For those with a mild form of autism, a developmental disorder that in full-blown form results in a failure to communicate with others, Dr. Ratey said the first step was to stop blaming themselves for their difficulty making friends.
In treatment, Ratey said, they are taught how to conduct relationships: how to relate to people, how to recognize and respond to the anguish and joy of others, how to give and take, when to talk and when to stop talking. He added that the earlier in life a person with mild autism learned these lessons, the fewer the emotional scars and the better the
Those with mild attention-deficit disorder may also have serious social difficulties. Ratey described them as "impulsive, saying things too quickly, hurting people's feelings, then saying I'm sorry. "They may stand too close, be jerky in their movements and get too excited when someone says hello to them," Ratey said. "Kids don't like them
and they don't know why."
Like people with full-blown attention-deficit disorder, those with the mild form tend to be easily distracted and have trouble finishing things. Dr. Ratey said: "I know brilliant people who did all the hard research but never finished their reports. They might have won a Nobel Prize had they been able to finish instead of being attracted by the next problem.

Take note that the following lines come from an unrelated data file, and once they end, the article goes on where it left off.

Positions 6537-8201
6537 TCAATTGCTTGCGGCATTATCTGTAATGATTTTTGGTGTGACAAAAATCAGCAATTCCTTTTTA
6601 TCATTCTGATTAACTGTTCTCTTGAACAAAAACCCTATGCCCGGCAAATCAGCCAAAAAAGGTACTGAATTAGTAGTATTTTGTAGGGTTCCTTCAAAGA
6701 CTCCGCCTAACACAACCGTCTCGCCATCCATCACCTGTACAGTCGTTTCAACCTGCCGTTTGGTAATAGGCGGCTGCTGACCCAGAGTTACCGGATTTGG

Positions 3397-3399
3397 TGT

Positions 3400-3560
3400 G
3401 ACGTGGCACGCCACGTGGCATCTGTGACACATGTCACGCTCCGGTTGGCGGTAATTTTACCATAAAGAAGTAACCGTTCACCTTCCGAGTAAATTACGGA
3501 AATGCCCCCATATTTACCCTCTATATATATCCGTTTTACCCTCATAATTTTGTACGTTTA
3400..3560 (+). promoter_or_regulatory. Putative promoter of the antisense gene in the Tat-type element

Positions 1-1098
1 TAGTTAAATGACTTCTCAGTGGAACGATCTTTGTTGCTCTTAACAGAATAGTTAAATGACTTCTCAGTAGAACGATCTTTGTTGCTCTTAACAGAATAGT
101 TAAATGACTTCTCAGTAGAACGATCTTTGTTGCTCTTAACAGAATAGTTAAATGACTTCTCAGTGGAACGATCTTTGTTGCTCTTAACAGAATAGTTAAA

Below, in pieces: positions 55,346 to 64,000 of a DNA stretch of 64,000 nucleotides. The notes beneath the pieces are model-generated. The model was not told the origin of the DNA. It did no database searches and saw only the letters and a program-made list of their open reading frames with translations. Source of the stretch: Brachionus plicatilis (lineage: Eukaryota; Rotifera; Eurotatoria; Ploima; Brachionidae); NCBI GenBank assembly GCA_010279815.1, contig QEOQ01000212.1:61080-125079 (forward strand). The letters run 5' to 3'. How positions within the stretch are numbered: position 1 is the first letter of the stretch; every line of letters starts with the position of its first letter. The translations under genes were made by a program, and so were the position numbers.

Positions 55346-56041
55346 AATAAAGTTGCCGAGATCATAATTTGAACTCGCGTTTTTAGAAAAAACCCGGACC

"They have to learn how to compensate for the characteristics that can cause trouble in life. They need to develop techniques for maintaining order, reminders to keep them from forgetting what they are supposed to be doing from one minute to the next."
But even as psychotherapists are coming to appreciate the broad extent and potentially serious consequences of mild syndromes, managed health care increasingly threatens to discount them, Dr. Goodwin said. A person who does not meet the full criteria for a disorder may not qualify for treatment under managed care, he said.
Further complicating the treatment issue are concerns about labeling people with a psychiatric problem that could compromise their financial or occupational status and fears of "overmedicalizing" society in a way that may threaten individuality. Some critics maintain, for example, that widespread use of antidepressant medications like Prozac will wipe out idiosyncratic personalities that make life interesting. Dr. Johnson said,
however, that there is no evidence that any form of psychiatric treatment can "create a society of mental clones."
But, she added, there is ample evidence of suffering that can result from the various subthreshold syndromes. Especially common are people afflicted with mild depression, the people with short fuses, those who are joyless or overly critical, those who chronically see the glass as half empty. Rarely do they seek treatment, thinking instead that everyone feels the way they do, that they are merely stressed or burned out or that they have good reason for feeling negative. Goodwin said many such people were greatly helped by cognitive and behavioral therapies that taught them to focus on the here and now. "These therapies enhance scar formation," he explained. "Patients learn to look at